Leadership is never about your location on the organisation chart. It is all about having innate qualities that allow and push colleagues around you to respect you voluntarily, for your views, skills and abilities. Regardless of how talented an individual may be, success in leading will remain elusive; if there is a lack of positivity of thought, in the absence of it, such leaders are full of potential to be doomed; and not necessarily in the long-term!
While a leader must possess abilities to direct people and resources towards attainment of the joint vision and shared objectives, he/she must know the art of empowering people through trust and delegation. Promotion to the position of being a manager does not automatically confer upon anybody skills of leadership. Leadership is a journey that begins with understanding of one’s own strength and weaknesses. Those who fail to do so, falter even further in the judicious use of discretionary powers that may come as part of the position held. When the leader falls as prey to the sycophants surrounding his office, they will take charge and will ensure that no change in status quo occurs. For every new move, the leader wishes to introduce, they would create stumbling blocks with remarks, “it has never been done like this….”; “we will ruffle a lot of people” or ” it will not go down well, with the majority, so let’s not do anything new". The incompetent and inept thrive best in both status quo and chaotic conditions. The “yes-men” around their leaders will make him/her belief that he/she resembles Cary Grant, Tom Cruise, Audrey Hepburn or Demi Moore; Napoleon in ambition; Jinnah in resoluteness; Lincoln in diplomacy, etc. The greater likelihood is that such a leader will essentially over a period of time, start to appear to people, as, "the emperor in new clothing". They, i.e., corporate psychopaths, will denude their leader publicly and will also be present to join the clapping. Do not, as leader, ever be beguiled by the crafty and wily followers, who appear to mean good, but are actually good in being mean to you and others.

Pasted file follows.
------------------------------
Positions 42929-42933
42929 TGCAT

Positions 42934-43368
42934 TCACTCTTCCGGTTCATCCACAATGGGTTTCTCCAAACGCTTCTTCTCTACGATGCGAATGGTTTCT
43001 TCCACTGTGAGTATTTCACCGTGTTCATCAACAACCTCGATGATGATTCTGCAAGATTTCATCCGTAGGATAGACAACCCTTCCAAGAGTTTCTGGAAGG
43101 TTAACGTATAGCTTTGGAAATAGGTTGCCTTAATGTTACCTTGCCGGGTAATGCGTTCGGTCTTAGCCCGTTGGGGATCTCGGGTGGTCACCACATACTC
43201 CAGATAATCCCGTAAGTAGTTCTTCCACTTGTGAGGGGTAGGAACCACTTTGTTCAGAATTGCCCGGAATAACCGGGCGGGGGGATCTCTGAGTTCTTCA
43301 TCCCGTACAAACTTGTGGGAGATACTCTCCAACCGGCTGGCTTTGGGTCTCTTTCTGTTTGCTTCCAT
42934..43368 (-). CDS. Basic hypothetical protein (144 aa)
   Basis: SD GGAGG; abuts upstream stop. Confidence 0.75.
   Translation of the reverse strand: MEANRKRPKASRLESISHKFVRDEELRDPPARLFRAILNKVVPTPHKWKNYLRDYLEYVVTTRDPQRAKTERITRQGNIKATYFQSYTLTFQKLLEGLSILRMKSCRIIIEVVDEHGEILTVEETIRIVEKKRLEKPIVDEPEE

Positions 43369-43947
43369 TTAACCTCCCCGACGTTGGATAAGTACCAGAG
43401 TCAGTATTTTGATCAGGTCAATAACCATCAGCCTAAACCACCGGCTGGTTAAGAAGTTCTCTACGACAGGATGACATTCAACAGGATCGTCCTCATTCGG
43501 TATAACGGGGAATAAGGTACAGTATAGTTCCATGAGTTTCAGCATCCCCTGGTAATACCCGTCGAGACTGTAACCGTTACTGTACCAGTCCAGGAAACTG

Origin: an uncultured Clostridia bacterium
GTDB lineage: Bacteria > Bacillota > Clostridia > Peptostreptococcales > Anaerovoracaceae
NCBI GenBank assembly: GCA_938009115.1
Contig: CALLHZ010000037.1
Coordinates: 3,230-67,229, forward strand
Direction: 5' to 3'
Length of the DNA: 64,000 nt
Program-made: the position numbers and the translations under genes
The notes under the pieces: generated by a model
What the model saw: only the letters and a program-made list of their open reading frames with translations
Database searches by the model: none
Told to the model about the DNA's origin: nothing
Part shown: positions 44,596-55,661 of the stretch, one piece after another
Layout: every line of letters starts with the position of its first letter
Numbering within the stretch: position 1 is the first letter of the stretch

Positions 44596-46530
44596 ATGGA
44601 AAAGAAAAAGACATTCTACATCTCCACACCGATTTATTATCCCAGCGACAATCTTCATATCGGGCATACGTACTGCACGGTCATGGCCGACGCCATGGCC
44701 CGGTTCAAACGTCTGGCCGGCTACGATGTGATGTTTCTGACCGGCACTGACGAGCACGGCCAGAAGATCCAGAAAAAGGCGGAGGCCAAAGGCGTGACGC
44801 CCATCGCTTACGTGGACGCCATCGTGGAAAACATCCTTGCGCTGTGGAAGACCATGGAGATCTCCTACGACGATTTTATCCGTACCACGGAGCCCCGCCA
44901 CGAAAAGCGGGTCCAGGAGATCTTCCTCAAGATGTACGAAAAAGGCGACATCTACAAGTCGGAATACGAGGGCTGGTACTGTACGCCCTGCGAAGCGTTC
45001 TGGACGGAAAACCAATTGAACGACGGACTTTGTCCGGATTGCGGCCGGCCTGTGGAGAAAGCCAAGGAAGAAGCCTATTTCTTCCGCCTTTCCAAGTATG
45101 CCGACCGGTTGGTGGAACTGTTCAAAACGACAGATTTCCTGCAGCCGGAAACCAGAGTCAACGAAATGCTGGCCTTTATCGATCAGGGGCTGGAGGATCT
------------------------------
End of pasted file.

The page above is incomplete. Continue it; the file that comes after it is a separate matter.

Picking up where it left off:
Leadership must not only be incorruptible but also should be seen to being nonnegotiable to any format of corruptibility. Character quotient must rank extremely high in the discharge of the responsibilities associated with the office held. An affair with an intern almost cost an otherwise intelligent and charismatic Bill Clinton his stay at the white House. Moments of temporary temptations, of all types, are an aspect that leaders must have an absolute control over. Scoring high on talent and low on credibility will surely make any individual lose, both his naturally gifted leadership skills and the de-jure powers of this office held. Never let, by any act, deed or word, to become the cause for impeachment to chase you.